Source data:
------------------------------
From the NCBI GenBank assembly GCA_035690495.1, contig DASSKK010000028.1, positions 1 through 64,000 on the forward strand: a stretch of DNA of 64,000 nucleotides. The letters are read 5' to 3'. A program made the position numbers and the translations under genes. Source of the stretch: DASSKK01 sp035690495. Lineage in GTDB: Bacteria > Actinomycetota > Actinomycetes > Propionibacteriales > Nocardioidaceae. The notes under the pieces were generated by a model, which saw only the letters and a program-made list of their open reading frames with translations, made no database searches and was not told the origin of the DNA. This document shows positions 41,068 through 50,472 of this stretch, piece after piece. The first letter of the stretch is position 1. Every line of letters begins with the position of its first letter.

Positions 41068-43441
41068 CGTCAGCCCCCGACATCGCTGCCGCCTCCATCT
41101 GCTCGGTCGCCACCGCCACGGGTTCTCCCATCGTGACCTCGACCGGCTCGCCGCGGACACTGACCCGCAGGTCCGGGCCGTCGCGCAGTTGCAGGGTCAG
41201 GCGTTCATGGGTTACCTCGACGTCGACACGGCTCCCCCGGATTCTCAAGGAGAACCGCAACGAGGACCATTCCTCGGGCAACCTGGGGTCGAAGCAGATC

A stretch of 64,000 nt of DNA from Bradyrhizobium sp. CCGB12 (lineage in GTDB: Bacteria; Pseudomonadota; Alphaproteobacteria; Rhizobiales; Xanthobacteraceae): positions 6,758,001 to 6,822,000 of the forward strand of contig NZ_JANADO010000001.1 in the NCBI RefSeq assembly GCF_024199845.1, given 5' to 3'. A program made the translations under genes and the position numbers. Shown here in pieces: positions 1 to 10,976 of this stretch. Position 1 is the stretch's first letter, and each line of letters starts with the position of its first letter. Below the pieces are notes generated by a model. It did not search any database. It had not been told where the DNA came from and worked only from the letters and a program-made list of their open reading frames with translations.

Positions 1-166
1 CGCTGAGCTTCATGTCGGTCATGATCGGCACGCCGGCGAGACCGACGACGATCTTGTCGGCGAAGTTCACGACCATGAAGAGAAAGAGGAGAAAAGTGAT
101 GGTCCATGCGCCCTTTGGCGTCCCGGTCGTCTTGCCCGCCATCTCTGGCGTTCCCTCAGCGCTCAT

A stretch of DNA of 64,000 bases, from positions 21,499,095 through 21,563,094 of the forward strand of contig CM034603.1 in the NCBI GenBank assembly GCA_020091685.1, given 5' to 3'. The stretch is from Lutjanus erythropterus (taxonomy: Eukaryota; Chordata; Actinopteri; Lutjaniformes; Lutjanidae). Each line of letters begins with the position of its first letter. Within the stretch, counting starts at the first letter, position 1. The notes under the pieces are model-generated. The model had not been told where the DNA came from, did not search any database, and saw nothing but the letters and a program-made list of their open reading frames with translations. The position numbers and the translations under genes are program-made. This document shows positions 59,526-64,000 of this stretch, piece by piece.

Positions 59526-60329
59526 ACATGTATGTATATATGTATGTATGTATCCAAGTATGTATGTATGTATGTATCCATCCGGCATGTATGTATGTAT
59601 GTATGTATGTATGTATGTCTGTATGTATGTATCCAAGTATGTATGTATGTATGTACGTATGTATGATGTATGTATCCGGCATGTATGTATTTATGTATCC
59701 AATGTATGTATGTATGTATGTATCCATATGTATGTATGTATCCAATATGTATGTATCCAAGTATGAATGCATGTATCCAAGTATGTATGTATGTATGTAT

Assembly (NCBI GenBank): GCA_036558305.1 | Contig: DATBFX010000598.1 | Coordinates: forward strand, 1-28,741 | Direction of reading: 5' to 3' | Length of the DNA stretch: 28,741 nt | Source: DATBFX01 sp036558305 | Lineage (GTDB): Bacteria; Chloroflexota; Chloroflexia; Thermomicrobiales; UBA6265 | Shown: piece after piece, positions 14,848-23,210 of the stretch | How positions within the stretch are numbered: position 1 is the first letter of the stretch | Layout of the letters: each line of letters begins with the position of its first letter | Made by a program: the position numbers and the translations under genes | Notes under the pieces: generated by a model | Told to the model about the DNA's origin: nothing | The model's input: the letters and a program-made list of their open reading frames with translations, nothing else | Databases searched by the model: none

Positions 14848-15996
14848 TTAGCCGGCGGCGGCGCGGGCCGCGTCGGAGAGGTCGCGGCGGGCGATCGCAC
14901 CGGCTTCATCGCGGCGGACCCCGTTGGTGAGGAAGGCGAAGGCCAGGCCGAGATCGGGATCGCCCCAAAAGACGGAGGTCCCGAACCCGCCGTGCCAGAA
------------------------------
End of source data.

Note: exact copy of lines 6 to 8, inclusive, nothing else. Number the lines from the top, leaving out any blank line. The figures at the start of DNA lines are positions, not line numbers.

A stretch of 64,000 nt of DNA from Bradyrhizobium sp. CCGB12 (lineage in GTDB: Bacteria; Pseudomonadota; Alphaproteobacteria; Rhizobiales; Xanthobacteraceae): positions 6,758,001 to 6,822,000 of the forward strand of contig NZ_JANADO010000001.1 in the NCBI RefSeq assembly GCF_024199845.1, given 5' to 3'. A program made the translations under genes and the position numbers. Shown here in pieces: positions 1 to 10,976 of this stretch. Position 1 is the stretch's first letter, and each line of letters starts with the position of its first letter. Below the pieces are notes generated by a model. It did not search any database. It had not been told where the DNA came from and worked only from the letters and a program-made list of their open reading frames with translations.

Positions 1-166
1 CGCTGAGCTTCATGTCGGTCATGATCGGCACGCCGGCGAGACCGACGACGATCTTGTCGGCGAAGTTCACGACCATGAAGAGAAAGAGGAGAAAAGTGAT